EPD approves coal ash storage plans for Plant Bowen

Georgia Power's Plant Bowen in Cartersville is shown on Thursday, September 17, 2015. The closure of many of Georgia's coal ash ponds, which contain a toxic slurry of contaminants, remains uncertain after the EPA said the waste from these plants could not be stored in contact with groundwater.

Credit: hshin@ajc.com

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Georgia Power's Plant Bowen in Cartersville is shown on Thursday, September 17, 2015. The closure of many of Georgia's coal ash ponds, which contain a toxic slurry of contaminants, remains uncertain after the EPA said the waste from these plants could not be stored in contact with groundwater.

Credit: hshin@ajc.com

Fate of other coal ash ponds around the state remains unclear

Questions continue to swirl around Georgia Power’s plans for disposing of waste left by decades of burning coal, but the state Environmental Protection Division has approved the technique that will be used at Plant Bowen.

The coal ash pond at Plant Bowen near Cartersville is among the largest in the Southeast, containing more than 20 million cubic yards of coal ash. After the pond is drained, compacted ash from the facility will be transferred into a lined pit, according to Georgia Power’s plans. The site will ultimately span 144 acres and could take 15 years or more to complete.

Environmental groups have voiced concerns about the location where coal ash will be stored at Plant Bowen. Sinkholes have developed around the site over the years, including one in 2002 that allowed 2.25 million gallons of ash and water to escape into a nearby creek and the Etowah River.

“Plant Bowen is unique in that a liner alone will not protect the groundwater or nearby waterways from coal ash contamination, and EPD needs to take this concern seriously,” said Dori Jaffe, a managing attorney with the Sierra Club’s environmental law program.

To stabilize the foundation, Georgia Power’s plans call for filler to be added beneath the pit.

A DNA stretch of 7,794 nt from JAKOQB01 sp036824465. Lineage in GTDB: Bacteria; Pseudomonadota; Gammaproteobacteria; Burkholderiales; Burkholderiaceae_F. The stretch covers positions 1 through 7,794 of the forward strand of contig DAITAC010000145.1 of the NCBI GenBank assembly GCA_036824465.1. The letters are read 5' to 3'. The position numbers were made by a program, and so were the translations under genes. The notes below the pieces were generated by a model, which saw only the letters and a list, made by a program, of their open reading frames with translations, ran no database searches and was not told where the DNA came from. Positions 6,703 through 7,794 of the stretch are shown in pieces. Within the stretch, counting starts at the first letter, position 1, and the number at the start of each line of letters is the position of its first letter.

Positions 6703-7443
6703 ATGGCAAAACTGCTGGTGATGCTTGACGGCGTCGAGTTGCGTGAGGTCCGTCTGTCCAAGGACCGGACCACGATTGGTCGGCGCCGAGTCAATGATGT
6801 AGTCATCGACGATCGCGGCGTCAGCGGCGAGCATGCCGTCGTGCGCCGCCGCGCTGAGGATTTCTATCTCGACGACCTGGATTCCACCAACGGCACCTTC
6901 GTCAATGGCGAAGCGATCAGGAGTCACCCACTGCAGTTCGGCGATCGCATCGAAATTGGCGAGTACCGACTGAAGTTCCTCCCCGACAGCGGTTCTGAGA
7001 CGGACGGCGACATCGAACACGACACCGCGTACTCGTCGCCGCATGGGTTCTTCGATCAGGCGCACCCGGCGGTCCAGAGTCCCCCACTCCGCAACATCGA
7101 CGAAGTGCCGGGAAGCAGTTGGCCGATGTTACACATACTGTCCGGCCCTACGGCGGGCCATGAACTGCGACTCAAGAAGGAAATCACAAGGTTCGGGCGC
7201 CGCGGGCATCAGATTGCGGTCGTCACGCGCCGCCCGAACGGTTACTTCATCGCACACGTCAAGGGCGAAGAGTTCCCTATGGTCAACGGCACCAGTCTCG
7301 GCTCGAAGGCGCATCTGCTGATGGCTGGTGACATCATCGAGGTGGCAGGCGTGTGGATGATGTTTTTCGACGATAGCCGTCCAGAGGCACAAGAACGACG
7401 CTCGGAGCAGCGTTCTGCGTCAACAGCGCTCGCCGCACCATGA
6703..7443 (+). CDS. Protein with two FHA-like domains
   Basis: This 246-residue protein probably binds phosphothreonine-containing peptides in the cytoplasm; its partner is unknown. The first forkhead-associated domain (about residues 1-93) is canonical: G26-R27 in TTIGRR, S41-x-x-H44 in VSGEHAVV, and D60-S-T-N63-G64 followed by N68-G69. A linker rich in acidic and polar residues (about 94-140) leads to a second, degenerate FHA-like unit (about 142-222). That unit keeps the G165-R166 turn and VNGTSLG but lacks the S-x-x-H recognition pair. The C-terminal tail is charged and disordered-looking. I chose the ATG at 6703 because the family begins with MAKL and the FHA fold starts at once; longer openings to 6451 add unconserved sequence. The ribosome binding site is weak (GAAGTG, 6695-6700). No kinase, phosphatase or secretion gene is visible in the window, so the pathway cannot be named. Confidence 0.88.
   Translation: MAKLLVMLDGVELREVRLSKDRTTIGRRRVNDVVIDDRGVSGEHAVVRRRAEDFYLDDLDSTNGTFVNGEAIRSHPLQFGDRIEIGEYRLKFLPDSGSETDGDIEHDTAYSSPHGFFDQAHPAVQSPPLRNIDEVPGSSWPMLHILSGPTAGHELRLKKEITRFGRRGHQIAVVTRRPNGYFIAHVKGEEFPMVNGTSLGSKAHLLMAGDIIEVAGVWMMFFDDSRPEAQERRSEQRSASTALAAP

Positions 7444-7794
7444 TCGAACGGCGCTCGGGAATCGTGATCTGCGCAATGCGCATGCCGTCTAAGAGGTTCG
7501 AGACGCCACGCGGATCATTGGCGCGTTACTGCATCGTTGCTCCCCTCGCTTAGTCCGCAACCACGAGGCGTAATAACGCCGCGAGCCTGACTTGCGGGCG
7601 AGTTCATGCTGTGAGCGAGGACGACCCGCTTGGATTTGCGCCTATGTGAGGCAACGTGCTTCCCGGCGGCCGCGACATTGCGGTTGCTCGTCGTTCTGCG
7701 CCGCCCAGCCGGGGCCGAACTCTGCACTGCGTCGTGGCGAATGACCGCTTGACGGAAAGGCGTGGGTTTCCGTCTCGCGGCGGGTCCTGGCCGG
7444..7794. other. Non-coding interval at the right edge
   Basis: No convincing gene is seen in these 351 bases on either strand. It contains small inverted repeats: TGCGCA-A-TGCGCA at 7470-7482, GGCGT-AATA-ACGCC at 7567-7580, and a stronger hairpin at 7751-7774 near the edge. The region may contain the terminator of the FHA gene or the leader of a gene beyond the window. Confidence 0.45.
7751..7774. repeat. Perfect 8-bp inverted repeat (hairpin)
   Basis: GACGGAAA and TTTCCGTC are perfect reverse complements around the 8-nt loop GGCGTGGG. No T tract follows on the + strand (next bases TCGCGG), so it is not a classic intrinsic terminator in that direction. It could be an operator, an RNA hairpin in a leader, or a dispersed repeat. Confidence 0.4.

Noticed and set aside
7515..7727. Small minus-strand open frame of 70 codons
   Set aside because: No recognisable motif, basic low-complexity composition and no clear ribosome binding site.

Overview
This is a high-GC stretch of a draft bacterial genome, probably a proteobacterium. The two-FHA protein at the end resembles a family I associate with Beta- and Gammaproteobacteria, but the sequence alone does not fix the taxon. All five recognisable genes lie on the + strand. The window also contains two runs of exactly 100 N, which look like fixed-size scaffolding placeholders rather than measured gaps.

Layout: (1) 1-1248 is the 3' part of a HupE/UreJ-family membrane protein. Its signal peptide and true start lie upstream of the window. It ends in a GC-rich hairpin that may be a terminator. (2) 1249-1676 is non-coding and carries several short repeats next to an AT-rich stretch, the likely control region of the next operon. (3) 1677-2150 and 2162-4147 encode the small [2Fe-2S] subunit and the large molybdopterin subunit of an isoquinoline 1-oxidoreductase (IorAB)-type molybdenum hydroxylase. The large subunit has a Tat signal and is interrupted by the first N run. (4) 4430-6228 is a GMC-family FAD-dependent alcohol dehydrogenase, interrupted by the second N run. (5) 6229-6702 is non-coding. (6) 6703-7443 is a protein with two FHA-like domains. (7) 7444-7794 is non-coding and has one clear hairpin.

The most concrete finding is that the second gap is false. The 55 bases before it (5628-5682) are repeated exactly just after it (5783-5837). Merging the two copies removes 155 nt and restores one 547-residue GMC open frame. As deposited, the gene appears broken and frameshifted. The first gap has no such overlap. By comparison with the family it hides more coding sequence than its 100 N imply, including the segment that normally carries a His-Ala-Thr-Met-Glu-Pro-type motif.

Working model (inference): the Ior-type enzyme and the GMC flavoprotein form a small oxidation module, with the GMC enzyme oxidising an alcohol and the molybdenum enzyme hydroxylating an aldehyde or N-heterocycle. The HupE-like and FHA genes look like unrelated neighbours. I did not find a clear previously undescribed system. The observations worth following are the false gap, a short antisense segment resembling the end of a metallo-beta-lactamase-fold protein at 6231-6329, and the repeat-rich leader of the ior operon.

“Third-party engineers and geologists evaluated the site geology at Plant Bowen and incorporated into the design proven engineering methods that will ensure that the pond closure process occurs properly,” said Aaron Mitchell, the director of environmental affairs for Georgia Power.

Environmental advocates say the plan for Plant Bowen is far from perfect, but using a liner to keep waste from leaching into soil or groundwater is a welcomed safety precaution.

That is not what the company has proposed to do at other sites around the state. At its plants near Smyrna, Rome, Newnan, Carrollton and Juliette, Georgia Power is seeking to leave most of its coal ash in unlined pits. In some cases, the waste would be left in contact with groundwater, which environmental groups and neighbors have warned could contaminate water supplies.

“If Georgia Power can excavate the ash at Plant Bowen and put it into a lined facility, they can do it at Plant Scherer in Juliette and they can do it everywhere,” said Fletcher Sams, executive director of the Altamaha Riverkeeper.

The company’s plans for its other coal ash ponds also may be at odds with Environmental Protection Agency standards.

Georgia is one of three states in the country allowed to administer its own program for closing coal ash ponds.

But earlier this year, the director of the EPA’s Office of Resource Conservation and Recovery sent a letter to the Georgia EPD asking the agency to review any pending or issued permits for coal ash pond closures to ensure they meet EPA standards. Georgia Power has proposed to leave coal ash in contact with groundwater at some sites, but EPA regulations require that coal ash ponds are closed in a manner that controls, minimizes or eliminates contamination of groundwater.

In response to questions about whether Georgia EPD will force Georgia Power to reevaluate its proposed plans for coal ash at other sites, an EPD spokesperson said that all permit applications are still under review.

“EPD and US EPA will continue to work together to ensure that all issued permits comply with the rules and are protective of human health and the environment,” the spokesperson said.

Editor’s note: An earlier version of this article misidentified the EPA official who sent the letter to the Georgia EPD and oversimplified the contents of the EPA’s letter. The article has been corrected.